Column: Defensive Changes Must be Made
If Penn State wishes to have any success in the Big Ten this year, their defense will have to improve drastically. Last week’s showing against Central Florida was so pitiful that if defensive adjustments are not made, the Nittany Lions will be in for a long, disappointing season.
Poor tackling and undisciplined defense were the themes of the day for the Penn State unit last Saturday. The Knight’s running back, Storm Johnson, broke through numerous arm tackles on his way to 117 yards rushing, including a 58-yard touchdown run. He averaged nearly seven yards per carry and made the Lions defensive front seven look foolish, as he ran both through and around them. Central Florida would go on to gain a total of 219 rushing yards, which helped them sustain long drives all night long.
The secondary for Penn State was just as atrocious as the defensive front. UCF quarterback Blake Bortles found wide open receiver, after wide open receiver, throwing for 288 yards to go along with three touchdown passes. The Nittany Lion cornerbacks and safeties did not appear to be communicating at all, resulting in Knights’ receivers being left uncovered, especially inside the red zone. To make matters worse, the secondary struggled to bring down ball carriers once they got to the second level, which allowed for repeated big gains.
Penn State ended up surrendering 507 total yards of offense, an astronomical number considering the fact that this game took place inside Beaver Stadium. One-hundred thousand fans were screaming every time UCF took a snap, but still, the Lions were unable to keep the Knights from rolling over them.
This was a tough game to watch, and should leave Nittany Lion fans worried about what they will see from this defense moving forward. UCF was the first solid and efficient offense Penn State faced all year, but they will not be the last, and certainly will not be the best. Since Big Ten games are just around the corner, defensive coordinator John Butler needs to get this group repaired quickly.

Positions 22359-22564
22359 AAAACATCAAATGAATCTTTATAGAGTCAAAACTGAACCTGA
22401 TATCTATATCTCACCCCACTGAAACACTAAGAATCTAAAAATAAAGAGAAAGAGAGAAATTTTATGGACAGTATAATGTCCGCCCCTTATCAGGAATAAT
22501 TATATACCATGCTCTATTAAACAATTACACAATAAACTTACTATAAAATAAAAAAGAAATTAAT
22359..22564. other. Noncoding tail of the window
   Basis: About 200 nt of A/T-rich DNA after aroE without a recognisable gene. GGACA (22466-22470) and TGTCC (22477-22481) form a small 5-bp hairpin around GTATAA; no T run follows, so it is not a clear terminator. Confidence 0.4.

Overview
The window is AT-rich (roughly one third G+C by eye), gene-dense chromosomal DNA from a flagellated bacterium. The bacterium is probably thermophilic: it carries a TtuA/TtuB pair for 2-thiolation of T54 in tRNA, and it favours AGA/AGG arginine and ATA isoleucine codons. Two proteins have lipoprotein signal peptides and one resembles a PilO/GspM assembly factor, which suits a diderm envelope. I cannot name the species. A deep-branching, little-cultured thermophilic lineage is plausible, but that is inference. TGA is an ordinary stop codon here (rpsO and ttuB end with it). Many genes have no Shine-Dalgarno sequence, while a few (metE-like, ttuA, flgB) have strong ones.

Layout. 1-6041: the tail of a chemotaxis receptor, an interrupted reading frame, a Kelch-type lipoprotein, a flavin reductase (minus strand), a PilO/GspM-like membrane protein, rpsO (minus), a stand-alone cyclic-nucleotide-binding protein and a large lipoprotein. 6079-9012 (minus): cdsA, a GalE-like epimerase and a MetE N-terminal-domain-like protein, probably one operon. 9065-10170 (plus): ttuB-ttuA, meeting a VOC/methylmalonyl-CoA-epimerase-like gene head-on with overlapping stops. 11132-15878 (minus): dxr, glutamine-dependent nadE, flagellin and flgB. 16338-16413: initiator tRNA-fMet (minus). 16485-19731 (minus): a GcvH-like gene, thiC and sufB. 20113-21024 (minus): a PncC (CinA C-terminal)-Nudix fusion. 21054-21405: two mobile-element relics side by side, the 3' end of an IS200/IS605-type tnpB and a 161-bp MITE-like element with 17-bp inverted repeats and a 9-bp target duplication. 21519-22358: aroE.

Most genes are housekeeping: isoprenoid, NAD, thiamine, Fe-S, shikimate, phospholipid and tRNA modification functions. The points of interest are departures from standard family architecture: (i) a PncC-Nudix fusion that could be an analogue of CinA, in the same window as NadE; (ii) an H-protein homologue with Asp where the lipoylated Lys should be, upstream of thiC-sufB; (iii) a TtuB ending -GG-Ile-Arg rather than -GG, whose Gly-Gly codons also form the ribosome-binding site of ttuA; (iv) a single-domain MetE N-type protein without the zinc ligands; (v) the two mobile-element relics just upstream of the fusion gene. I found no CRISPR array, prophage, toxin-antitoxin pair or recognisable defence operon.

Within the Big Ten, the Nittany Lions take on many teams with very strong offenses. They travel to Indiana, who has the 11th-ranked passing attack in the nation ,and are averaging 50 points a game. Penn State will also play a Wolverine team who is averaging 42 points a game. They take on Ohio State and Nebraska, who are both averaging more than 260 rushing yards per game, and Wisconsin, who is averaging 337 rushing yards a game.
The offenses do not get any easier for Penn State this year, and without a drastic change, they will find themselves 0-5 against these opponents. The Nittany Lion offense does not have enough fire power to put up 35 to 40 points a game. As impressive as quarterback Christian Hackenberg has been, he will be playing against better teams once the Lions get into the Big Ten part of the schedule. A quarterback’s best friend is a good defense, especially for a freshman, but right now, the Penn State defense looks like Hackenberg’s worst enemy.
To get better, the Nittany Lion defense needs to start from the beginning. Bill O’Brien and John Butler should be emphasizing the proper way to tackle, and even re-teach it to those who were getting run over last Saturday. Missed tackles against teams who love to run the rock like Ohio State, Nebraska, and Wisconsin will lead to Penn State getting blown out of a lot of games.
Communication needs to be much better as well. There is no excuse for a team leaving a receiver wide open. Everybody in the secondary needs to know what is going on around them so that cornerbacks and safeties can ensure that the whole field is covered. Butler should be hammering this home, or else he will be out of a job this coming offseason.
The Penn State football program has always taken pride in the ability of their defense to keep them in games, no matter what the circumstances. This year’s defense has already cost the Nittany Lions one victory and without necessary improvements, they will cost the Lions many more.
Andy Madore is a sophomore majoring in broadcast journalism. To contact him, email firstname.lastname@example.org.